Opinion: We need common-sense gun safety laws

Published: 4/11/2022 7:01:17 AM
Modified: 4/11/2022 7:00:06 AM

James Fieseher MD, FAAFP, of Dover is a recently retired primary care physician.

When it comes to protecting the public, prevention is always the best policy. Not only does preventing a disaster save lives, but it also saves money as well. It’s time we take the same approach to gun violence.

According to a recent New York Times article, there were 9 mass shooting events (as defined by 4 or more deaths per incident) on the first weekend of Spring (March 18-20).

Other gun-related fatalities occurred that didn’t make the 4 death criteria that weekend as well. Since gun violence historically peaks in the summer months, these early numbers may be an omen.

With gun violence and gun-related deaths on the rise in the U.S., now is the time to take the necessary steps to prevent firearm-related deaths and injuries here in the Granite State.

Cities typically see a high percentage of gun violence, especially Chicago. But the highest increase in mass shootings was in states like Texas and Florida. These are states with large populations and have few firearm restrictions. Most of those fatalities have been to gun owners or families of gun owners.

Statistically, owning a gun doesn’t make you safer, it makes you a target. For example, one of the gun violence incidents on that March 18 weekend started over a spilled drink outside a pizzeria in Norfolk, VA. That incident left 2 people dead, including a reporter for a local newspaper.

Most of the recent shooters were not criminals (at least before the shootings) but regular citizens who were sold on the idea that owning and carrying a gun would make their lives safer. No group has felt the impact of rising gun violence more than law enforcement officers.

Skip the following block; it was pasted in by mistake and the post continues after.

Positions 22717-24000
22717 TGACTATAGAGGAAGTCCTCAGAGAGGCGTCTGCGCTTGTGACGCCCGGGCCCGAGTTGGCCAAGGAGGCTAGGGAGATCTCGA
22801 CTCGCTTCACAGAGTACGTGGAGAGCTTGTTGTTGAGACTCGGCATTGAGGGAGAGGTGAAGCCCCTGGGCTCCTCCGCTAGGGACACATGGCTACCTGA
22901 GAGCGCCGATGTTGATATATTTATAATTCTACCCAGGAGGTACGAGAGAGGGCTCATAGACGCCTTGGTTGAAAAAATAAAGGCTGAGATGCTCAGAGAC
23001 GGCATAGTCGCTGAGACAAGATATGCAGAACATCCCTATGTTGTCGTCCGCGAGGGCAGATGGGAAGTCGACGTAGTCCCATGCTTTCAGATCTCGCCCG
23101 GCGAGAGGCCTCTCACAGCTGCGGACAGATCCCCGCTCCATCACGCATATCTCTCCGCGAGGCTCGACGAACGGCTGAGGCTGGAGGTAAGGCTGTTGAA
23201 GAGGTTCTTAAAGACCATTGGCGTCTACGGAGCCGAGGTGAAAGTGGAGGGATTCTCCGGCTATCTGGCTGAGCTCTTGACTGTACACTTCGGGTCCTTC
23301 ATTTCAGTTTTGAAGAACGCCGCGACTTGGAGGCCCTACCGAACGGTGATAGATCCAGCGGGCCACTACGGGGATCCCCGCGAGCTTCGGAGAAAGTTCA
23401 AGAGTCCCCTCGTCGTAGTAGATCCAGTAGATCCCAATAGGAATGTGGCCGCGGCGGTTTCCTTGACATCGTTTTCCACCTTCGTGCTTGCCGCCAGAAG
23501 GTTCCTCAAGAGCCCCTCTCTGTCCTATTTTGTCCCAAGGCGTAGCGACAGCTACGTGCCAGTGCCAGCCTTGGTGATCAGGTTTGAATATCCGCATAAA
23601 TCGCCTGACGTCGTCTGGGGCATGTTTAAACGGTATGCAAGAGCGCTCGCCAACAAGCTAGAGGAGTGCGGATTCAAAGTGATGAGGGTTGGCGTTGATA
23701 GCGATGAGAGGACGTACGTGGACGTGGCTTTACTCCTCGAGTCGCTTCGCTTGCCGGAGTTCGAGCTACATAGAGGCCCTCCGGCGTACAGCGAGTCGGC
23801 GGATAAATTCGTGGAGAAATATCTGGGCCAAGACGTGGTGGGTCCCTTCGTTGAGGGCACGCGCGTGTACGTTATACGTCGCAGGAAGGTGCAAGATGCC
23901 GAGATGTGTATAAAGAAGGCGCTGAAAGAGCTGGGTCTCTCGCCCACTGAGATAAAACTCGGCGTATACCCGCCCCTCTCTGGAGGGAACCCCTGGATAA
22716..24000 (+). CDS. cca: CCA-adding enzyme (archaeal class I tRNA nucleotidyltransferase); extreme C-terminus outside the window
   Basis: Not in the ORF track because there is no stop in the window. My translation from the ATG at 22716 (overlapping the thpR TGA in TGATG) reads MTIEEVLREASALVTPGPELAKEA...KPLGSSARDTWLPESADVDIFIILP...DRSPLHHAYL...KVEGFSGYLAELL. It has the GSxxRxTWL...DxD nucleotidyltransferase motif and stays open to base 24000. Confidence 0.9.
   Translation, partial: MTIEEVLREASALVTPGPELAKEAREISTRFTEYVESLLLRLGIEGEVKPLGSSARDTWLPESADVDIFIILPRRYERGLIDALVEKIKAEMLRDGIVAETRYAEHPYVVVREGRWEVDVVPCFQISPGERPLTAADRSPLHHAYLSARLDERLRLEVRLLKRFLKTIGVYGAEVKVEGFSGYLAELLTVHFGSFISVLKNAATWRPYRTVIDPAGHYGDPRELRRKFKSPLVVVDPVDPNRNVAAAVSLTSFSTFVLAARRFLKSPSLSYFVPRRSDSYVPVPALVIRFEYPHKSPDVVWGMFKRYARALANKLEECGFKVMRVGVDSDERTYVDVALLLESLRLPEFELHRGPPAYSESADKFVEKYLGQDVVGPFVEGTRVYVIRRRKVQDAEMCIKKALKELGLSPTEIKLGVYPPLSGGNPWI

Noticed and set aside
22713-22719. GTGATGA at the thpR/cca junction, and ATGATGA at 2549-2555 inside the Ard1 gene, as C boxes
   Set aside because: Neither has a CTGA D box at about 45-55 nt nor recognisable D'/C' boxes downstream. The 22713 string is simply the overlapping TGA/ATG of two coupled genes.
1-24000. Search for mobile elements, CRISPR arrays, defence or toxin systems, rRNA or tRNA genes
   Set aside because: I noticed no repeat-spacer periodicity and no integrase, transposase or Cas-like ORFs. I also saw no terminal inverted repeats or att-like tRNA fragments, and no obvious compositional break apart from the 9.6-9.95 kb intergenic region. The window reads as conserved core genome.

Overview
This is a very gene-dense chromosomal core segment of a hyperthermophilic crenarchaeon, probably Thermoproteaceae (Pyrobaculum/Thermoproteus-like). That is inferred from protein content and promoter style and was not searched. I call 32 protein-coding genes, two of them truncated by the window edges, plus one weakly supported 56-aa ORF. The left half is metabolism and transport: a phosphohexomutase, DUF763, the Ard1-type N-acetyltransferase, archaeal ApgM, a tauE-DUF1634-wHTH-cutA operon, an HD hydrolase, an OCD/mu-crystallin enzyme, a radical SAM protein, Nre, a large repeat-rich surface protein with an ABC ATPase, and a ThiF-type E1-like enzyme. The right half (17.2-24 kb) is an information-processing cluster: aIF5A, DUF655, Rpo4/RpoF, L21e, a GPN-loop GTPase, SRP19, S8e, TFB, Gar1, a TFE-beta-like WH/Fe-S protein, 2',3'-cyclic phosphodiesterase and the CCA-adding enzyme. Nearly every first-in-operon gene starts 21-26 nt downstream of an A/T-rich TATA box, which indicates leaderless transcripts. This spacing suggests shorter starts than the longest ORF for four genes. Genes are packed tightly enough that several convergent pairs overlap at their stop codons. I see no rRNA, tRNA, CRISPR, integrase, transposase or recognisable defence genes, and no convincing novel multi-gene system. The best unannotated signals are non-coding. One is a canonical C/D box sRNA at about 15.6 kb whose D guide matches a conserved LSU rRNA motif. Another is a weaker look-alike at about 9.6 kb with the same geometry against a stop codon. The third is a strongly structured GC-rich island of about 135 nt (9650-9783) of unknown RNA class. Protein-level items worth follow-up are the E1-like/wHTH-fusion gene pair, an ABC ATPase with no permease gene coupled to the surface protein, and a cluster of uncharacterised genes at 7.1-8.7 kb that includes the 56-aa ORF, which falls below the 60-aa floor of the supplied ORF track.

Last year, a record 458 law enforcement officers died from shooting fatalities, according to the 2022 Law Enforcement Officers Fatality Report. That is an increase of 55% over the previous year.

New Hampshire has not had a mass shooting incident yet, despite having among the fewest gun regulations in the country. We can thank our small size and relatively low population density for that, at least for now. But with our growing population and the growing trend of gun violence in general, it is only a matter of time before we witness our own mass shooting event.

This is not the time to wait for a mass shooting event to happen. That would be like waiting for the house to burn down before installing smoke detectors. We need gun safety laws in place to protect all citizens, gun owners and non-owners alike, from all gun-related tragedies (accidental, intentional, lethal and non-lethal).

Not only will common-sense gun safety laws protect each of us, but they will also protect our law enforcement officers and allow them the tools they need to keep guns out of the hands of people who are most likely to misuse guns, such as suicidally depressed individuals, felons and people with criminal intent.

Gun manufacturers and gun advocacy groups have taken advantage of a general distrust in government to promote gun and ammunition sales. When people lose faith in the ability of their local, state or federal officials to protect them, they look to take matters into their own hands.

Elected officials who espouse distrust in government and partisanship to gain political power have only made things worse. While we may never be able to surmount this destructive political tactic, we can at least come together to restore faith in our law enforcement officers and simultaneously give them the laws they need to protect themselves in the line of duty while taking guns out of the hands of the people most likely to do us all harm.

Let’s not wait for a mass shooting in New Hampshire. Let’s take some reasonable, common-sense measures to prevent the tragedy that has taken so many innocent lives in other states.

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